There's just a week before the first official Indy Racing League Menards Infiniti Pro and IndyCar Series, and some of the prime contenders for last year's championship are ready for action. The man who achieved the title of IndyCar Series champ...
There's just a week before the first official Indy Racing League Menards Infiniti Pro and IndyCar Series, and some of the prime contenders for last year's championship are ready for action.
The man who achieved the title of IndyCar Series champ in 2003, New Zealander Scott Dixon is back in the States and ready to do it all again. Dixon's three wins and five poles, his nine top-5, and his 11 top-10 finishes were the class of the field.
Does Dixon feel any additional pressure to repeat in the #9 Team Target Panoz G Force/Toyota? "Well, you always have pressure to do well and I like it that way. It's pushes you, but I don't feel that there's more in 2004 than last year.
"We have the same goals we had in 2003," Dixon revealed. "We want to win the championship and the Indy 500. I think Indy is the main short-term goal. We came up a bit short there last year. Winning the IRL championship was a big accomplishment for us last year," after Team Target came to the League following its successful CART tenure that saw Chip Ganassi's outfit take four straight titles.
For Dixon, every race weekend has its pressure but taking the title "took a weight off my shoulders. I just want to go out and do the same thing by winning races," he said. He finds that running for the championship is kind of like a race weekend, only on a larger scale.
Dixon will have another series to run this year, the International Race of Champions. This is the Kiwi's first invitation to the four-race all-star tour. He's also joining team owner Ganassi's Grand American team for the Rolex 24 Hours at Daytona International Speedway in less than two weeks. "That'll be interesting, too," he chuckled.
While Dixon doesn't have any particular track that he enjoys, "We're struggled a bit on the big ovals. I enjoy the smaller, one-mile or shorter tracks like Richmond and Nazareth," he alluded.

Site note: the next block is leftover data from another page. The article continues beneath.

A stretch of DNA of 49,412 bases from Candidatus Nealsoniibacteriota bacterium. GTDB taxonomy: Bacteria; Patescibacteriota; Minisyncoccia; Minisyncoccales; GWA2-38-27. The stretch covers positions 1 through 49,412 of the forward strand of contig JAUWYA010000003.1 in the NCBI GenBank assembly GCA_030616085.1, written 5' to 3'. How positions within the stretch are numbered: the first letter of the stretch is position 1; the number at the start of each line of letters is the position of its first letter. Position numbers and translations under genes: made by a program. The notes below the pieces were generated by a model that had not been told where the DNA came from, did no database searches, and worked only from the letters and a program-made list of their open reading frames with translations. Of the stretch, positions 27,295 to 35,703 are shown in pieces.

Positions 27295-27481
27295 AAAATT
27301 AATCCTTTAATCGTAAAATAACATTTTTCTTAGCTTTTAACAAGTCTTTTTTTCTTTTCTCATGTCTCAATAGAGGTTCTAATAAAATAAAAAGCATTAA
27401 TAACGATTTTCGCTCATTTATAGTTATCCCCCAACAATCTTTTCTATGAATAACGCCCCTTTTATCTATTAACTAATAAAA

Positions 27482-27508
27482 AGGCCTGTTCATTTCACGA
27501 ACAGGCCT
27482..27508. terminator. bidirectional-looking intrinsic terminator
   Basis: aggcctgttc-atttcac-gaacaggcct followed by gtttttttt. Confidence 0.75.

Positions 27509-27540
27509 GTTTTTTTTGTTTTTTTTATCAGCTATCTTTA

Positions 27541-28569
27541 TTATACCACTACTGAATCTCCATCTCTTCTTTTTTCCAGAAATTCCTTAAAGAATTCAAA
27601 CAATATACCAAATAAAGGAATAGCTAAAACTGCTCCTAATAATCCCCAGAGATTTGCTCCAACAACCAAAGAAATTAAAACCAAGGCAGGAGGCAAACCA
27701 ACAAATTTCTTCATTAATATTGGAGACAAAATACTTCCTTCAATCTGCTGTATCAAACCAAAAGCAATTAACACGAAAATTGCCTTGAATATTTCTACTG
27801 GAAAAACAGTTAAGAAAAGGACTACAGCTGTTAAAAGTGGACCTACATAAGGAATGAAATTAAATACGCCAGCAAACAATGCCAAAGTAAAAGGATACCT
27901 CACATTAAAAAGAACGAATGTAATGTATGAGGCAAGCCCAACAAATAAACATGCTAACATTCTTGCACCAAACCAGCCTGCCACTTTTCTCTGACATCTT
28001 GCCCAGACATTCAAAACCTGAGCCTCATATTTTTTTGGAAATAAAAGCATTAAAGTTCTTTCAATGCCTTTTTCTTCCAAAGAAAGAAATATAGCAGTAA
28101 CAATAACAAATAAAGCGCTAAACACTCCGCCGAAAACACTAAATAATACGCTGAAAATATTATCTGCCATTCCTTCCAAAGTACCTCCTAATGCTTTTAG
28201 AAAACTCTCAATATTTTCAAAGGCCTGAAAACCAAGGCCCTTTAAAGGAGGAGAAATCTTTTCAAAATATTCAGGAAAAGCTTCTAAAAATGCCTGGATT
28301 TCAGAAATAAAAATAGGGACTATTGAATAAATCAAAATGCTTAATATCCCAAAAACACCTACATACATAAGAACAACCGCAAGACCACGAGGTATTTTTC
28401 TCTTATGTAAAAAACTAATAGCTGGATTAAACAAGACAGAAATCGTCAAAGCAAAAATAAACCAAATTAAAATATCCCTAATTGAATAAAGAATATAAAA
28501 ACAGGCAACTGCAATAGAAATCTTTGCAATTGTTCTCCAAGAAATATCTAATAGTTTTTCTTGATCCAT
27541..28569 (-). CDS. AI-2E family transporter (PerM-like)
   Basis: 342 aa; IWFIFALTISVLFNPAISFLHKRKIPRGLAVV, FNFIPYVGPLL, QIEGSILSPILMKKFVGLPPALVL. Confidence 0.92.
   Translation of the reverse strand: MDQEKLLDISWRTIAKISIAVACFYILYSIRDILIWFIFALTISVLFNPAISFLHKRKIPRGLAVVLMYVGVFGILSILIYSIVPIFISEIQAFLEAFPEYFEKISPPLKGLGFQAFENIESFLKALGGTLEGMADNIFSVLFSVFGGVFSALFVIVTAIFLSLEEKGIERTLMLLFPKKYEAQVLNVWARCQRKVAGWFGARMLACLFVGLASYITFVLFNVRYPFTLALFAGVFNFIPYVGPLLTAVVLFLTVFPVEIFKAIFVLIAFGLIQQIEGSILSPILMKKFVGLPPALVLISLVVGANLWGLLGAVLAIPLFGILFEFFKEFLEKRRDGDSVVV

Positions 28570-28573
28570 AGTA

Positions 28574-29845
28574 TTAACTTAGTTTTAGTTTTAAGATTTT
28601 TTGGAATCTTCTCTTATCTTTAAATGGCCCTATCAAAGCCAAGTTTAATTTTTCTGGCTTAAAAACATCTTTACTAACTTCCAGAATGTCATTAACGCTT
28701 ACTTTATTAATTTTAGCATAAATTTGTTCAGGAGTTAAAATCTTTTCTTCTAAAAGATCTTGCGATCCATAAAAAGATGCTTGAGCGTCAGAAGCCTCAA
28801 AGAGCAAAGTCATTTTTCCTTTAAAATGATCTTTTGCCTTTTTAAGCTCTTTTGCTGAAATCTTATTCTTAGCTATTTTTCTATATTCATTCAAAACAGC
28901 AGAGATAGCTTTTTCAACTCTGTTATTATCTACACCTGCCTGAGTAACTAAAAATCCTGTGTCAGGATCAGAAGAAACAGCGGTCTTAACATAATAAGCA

That favoritism could be a problem for a guy who's looking to win his first Indianapolis 500 Mile Race this May. "I learned a lot at Indy last year. It was a huge experience throughout the month. The race went fairly well," Dixon said.
"We had a good car, good engine and, for the most part the race was fairly good. I learned a lot. I now know what to expect. Indy's like most races, but I need to pace myself there." Dixon, while warming his tires during a caution period, had contact with the wall that put him out of last year's race.
"The new engine," which arrives on the IndyCar scene at Indianapolis in May, "should be very interesting. The cars are not so easy to drive. I'm not really sure what to expect so we'll work on the downforce level to make the car easier to drive. With the aero changes, it's hard to know where to go," in chassis development. "I think the cars will be better but it's hard to know at this point."
After leading the point tally much of the year, Tony Kanaan and the #11 Team 7-Eleven Dallara/Honda team from Andretti Green Racing had to settle for fourth at Texas last October. The Brazilian took only one victory to go with his three MBNA pole positions, yet recorded nine top-5 results and 12 top-10s to secure the sobriquet, Mr. Consistency, failing to complete only three contests.